"The people of Indiana are very smart -- they will see through this just like they saw through the already failed Kasich alliance," Trump said in a statement. "Cruz has no path to victory -- he is only trying to stay relevant."
    Fiorina built her ill-fated presidential bid around her business experience as former president of Hewlett-Packard, a company she led from 1999 to 2005. She also ran for Senate in California in 2010 against Democrat Barbara Boxer. But during her tenure at HP, she led a divisive merger with Compaq and criticism of her leadership of the company was a key focus of Boxer's effective campaign against Fiorina.
    Fiorina frequently sparred with Trump during the primary. Trump was quoted in a Rolling Stone profile as complaining about Fiorina's looks when she appeared on the television he was watching, saying, "Look at that face!"
    Trump later argued he was referring to her "persona."
    She turned the attack into an asset, calmly responding to Trump during a CNN Republican debate, that she believed "every woman" in America knew what Trump was referring to in his Rolling Stone comments.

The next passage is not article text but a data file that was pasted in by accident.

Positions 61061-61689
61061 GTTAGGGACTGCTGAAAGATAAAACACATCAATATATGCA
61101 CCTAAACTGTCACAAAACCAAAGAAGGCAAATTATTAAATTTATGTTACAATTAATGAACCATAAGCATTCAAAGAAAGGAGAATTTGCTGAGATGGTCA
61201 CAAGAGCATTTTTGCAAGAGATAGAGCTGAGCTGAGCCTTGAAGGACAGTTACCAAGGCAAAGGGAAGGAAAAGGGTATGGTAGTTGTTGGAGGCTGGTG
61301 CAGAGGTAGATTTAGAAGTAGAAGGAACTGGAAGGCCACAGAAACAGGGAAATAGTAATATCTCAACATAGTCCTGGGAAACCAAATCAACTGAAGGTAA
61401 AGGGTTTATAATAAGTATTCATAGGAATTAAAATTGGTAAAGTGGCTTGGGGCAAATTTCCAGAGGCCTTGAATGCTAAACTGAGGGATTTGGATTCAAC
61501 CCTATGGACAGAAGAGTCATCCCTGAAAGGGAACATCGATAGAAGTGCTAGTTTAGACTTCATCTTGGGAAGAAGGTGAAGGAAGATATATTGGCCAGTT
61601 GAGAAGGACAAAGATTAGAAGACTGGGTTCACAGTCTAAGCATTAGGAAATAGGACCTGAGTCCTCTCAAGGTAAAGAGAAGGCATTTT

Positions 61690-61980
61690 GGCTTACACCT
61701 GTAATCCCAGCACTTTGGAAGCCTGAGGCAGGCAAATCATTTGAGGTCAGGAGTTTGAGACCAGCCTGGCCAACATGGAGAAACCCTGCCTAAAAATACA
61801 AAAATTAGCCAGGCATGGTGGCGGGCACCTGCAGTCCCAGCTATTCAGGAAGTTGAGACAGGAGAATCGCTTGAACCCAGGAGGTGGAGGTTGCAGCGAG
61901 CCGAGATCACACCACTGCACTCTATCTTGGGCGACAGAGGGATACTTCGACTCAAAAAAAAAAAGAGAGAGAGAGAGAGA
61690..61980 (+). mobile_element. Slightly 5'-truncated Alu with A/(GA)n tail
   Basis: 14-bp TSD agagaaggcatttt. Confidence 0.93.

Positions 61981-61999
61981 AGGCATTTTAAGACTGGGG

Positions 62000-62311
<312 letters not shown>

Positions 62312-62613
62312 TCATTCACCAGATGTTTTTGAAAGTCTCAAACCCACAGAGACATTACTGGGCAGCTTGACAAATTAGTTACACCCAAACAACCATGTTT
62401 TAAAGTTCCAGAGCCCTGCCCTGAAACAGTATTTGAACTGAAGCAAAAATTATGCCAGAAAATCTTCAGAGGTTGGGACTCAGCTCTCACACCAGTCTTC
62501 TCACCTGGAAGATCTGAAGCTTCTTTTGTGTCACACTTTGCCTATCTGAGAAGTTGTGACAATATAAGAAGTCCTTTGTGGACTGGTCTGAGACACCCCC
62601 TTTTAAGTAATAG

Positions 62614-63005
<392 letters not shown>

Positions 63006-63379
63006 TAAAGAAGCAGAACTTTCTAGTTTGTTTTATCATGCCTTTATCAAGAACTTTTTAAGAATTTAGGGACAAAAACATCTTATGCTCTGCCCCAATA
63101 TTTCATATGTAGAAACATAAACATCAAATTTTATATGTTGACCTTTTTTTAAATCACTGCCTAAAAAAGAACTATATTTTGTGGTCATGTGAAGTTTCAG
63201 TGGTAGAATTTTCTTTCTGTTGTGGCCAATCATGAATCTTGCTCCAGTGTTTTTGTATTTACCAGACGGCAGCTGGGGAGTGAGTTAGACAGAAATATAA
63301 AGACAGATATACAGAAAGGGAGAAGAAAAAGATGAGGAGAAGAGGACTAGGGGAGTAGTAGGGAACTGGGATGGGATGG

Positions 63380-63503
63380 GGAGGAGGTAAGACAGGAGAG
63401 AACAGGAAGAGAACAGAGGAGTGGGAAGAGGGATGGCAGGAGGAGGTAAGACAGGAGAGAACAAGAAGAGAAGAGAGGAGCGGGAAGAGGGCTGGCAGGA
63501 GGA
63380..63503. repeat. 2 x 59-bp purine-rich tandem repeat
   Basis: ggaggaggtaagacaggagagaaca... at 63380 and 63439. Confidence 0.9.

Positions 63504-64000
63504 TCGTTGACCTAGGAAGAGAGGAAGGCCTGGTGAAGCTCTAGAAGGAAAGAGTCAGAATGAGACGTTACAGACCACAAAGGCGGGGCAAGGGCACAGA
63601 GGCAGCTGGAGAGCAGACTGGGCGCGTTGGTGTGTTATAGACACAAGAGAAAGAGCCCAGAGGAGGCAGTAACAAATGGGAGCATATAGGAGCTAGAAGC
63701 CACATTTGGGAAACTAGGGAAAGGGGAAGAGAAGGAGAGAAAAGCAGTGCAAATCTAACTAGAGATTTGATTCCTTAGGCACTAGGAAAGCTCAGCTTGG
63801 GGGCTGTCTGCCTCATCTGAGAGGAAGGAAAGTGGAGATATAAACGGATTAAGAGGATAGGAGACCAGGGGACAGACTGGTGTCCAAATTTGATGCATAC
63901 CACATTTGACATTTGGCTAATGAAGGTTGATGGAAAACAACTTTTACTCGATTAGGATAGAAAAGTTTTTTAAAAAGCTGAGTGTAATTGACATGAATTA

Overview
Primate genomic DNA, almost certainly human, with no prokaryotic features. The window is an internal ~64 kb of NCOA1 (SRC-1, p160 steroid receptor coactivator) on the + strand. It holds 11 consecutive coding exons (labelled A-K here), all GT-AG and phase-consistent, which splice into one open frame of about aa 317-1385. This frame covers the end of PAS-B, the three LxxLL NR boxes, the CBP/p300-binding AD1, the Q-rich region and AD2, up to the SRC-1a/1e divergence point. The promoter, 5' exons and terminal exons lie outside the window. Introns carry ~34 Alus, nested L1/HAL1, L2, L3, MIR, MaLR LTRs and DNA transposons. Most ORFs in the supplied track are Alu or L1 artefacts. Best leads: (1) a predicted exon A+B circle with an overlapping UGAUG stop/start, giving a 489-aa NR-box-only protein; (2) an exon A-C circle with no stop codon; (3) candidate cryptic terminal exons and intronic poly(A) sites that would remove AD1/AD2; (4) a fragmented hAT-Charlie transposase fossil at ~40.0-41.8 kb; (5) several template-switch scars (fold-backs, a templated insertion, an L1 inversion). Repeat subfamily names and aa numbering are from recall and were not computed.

Cruz referenced the incident during his comments Wednesday.
    "I have seen her day in, day out, on the campaign bus, going from stop to stop to stop that she is careful, she is measured, she is serious, she doesn't get overly excited, she doesn't get rattled by whatever is thrown at her," Cruz said. "And you know, we all saw that when in one of the earliest debates, Carly confronted Donald Trump, a man who in his characteristic understatement said of her: 'Look at that face.'"